Reviewed by Nathan P. Keene
Sunday, September 19 1999, 11:42 PM
What if the Boredoms and the Butthole Surfers both studied tantric audial destruction at the same heretical Tibetan monastery? Well, they don't need to now, because now we've got Fantomas. Think, "The absurdity and horror of technologized existence -- in handy sound-bite format!"
As when you think Boredoms, Space Streakings, K.K. Null, the Butthole Surfers, and others in the universe of really agressively uncomforting sounds, think diamond-hard, loud, high precision, stop-start assaults of carefully-devised noise covering the gamut from goth/industrial-style, pseudo-sampled, repeatable bass riffs to backdrops extracted from B-grade horror-movie dialogue, interspersed with barrages of bizarre digital delay loops, nameless simulated machinery effects, and guttural sprays of random phonetic units. Ouch! This disk would set a great ambience for an evening of hanging your friends from the ceiling and flaying them alive. Yeehaw!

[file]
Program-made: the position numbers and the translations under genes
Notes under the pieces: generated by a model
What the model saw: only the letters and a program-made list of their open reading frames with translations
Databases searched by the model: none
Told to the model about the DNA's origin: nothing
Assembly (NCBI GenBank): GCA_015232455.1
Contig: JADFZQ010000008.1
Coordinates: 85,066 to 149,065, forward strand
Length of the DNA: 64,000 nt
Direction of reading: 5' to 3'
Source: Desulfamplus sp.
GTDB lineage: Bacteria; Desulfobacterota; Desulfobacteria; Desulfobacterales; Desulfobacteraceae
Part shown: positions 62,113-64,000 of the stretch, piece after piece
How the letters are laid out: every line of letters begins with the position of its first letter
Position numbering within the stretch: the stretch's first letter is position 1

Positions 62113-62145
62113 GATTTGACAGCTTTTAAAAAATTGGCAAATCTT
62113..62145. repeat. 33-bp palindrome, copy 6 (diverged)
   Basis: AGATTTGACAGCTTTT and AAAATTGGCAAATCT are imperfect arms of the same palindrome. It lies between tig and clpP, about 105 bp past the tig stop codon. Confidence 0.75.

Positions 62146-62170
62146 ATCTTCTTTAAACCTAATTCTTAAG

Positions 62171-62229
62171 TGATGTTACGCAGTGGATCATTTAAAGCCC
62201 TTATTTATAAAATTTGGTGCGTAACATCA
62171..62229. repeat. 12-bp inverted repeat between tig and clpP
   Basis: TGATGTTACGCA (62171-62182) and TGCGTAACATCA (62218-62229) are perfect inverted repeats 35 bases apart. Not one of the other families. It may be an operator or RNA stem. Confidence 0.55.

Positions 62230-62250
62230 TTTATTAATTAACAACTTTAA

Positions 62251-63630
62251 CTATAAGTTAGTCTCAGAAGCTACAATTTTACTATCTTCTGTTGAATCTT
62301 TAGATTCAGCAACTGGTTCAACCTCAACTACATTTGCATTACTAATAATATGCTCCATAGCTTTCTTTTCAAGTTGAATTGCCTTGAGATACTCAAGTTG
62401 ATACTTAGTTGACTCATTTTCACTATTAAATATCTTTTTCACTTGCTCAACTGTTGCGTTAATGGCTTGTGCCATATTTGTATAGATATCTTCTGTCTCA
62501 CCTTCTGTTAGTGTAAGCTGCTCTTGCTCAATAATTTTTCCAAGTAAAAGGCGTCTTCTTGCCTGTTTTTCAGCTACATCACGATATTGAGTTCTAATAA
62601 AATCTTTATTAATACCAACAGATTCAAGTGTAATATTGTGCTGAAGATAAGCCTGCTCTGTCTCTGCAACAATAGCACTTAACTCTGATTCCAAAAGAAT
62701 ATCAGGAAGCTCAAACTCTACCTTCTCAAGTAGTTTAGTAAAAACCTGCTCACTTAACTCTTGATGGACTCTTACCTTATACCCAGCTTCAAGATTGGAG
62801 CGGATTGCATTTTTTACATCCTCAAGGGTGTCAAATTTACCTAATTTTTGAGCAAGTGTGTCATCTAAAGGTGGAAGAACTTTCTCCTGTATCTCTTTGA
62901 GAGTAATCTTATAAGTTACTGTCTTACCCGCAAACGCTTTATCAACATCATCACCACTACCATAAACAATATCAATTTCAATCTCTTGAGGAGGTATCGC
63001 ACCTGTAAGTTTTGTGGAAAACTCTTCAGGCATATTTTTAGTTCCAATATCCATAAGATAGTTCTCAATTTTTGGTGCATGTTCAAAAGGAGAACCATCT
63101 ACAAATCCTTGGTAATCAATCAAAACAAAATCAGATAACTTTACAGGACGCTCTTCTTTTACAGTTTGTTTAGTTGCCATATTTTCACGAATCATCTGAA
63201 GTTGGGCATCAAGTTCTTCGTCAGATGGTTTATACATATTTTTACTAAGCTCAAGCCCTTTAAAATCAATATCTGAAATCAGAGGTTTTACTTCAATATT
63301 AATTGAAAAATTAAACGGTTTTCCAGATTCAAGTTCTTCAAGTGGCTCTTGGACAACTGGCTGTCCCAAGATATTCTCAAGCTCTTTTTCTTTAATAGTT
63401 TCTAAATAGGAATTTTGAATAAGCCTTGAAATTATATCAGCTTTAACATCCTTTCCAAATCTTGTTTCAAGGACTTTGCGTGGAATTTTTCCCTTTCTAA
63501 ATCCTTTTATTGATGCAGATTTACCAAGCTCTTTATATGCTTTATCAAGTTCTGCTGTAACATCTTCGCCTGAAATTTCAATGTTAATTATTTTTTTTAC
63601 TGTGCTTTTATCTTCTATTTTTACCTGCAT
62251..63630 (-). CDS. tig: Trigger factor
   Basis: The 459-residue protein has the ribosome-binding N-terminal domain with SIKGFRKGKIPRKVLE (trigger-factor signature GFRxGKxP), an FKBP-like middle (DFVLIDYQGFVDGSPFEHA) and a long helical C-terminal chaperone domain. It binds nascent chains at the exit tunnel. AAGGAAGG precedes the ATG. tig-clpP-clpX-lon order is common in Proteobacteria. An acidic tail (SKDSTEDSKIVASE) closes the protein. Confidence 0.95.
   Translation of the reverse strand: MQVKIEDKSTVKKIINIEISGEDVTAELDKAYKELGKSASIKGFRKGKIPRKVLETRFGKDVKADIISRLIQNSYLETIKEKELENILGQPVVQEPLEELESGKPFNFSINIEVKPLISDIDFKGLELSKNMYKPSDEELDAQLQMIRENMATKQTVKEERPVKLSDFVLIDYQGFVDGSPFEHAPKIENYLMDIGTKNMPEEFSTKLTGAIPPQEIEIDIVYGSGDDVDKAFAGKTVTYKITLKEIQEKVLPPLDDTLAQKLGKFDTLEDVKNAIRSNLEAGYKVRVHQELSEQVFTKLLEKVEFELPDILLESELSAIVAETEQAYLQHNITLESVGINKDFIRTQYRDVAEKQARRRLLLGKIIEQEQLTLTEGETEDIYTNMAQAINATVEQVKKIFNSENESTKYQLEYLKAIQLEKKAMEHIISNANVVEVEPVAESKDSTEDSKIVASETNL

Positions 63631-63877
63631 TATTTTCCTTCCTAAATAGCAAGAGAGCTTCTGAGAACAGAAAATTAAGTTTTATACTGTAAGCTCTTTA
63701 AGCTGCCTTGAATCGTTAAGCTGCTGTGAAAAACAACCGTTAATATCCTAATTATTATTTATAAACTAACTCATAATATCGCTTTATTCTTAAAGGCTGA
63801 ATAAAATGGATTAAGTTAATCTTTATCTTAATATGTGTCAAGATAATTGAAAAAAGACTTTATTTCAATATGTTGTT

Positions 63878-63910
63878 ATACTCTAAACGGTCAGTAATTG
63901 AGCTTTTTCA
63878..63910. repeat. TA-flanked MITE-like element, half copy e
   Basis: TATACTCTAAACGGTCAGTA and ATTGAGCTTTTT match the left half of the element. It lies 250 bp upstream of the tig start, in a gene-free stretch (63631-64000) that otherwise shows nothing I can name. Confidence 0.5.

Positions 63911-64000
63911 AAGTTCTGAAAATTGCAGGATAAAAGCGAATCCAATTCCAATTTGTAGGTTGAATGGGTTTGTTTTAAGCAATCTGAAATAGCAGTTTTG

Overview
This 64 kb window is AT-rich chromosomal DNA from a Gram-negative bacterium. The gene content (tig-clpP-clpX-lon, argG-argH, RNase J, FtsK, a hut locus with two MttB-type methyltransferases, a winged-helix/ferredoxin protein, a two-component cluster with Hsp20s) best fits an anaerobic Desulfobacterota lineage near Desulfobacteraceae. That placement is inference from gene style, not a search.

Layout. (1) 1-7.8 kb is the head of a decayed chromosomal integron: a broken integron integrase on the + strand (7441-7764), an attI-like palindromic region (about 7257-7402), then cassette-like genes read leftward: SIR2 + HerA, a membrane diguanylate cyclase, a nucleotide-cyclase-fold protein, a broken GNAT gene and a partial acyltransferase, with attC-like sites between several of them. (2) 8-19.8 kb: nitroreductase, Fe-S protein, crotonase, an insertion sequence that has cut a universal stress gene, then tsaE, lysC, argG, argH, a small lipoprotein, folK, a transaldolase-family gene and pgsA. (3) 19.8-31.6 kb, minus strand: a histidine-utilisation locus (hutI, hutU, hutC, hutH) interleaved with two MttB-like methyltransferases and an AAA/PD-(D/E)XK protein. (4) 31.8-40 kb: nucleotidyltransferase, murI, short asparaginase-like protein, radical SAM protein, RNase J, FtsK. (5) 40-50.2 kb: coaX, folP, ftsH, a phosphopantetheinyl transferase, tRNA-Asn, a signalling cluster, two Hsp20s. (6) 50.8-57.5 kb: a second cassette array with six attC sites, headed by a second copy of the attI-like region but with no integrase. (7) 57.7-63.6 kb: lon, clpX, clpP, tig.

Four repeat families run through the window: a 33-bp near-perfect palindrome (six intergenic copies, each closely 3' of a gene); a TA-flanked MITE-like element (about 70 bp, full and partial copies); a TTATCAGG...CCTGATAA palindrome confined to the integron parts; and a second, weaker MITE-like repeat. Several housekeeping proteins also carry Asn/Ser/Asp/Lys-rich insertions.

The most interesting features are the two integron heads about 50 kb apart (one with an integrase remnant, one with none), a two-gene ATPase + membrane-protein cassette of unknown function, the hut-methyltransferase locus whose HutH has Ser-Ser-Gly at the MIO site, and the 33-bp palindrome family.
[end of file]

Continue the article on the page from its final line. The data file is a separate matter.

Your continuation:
The copy of Fantomas's nameless debut (either that or Tracks 1-30 is the title of this collection) that I have is unaccompanied by such frills of music ownership as song lists, member names, and all that other fan-club fluff, so I have no idea what the deal is with them except that it sounds like one of them may be Japanese. A lot of it does smack of Yamatsuka Eye, so I wouldn't be surprised.
However, to avoid giving them a clonish cast, note that in the sound collage/performances recorded on the album, Fantomas does cover a bigger dynamic range and a bigger variety of, yes, musical themes than do most of the people listed at the beginning, except maybe the Butthole Surfers. If you're like me and believe that good noise creates its own signal, this is just the cacophony for you. Tracks 5 and 29 are particularly the shit to hear.
Fantomas' debut recording is an Ipecac release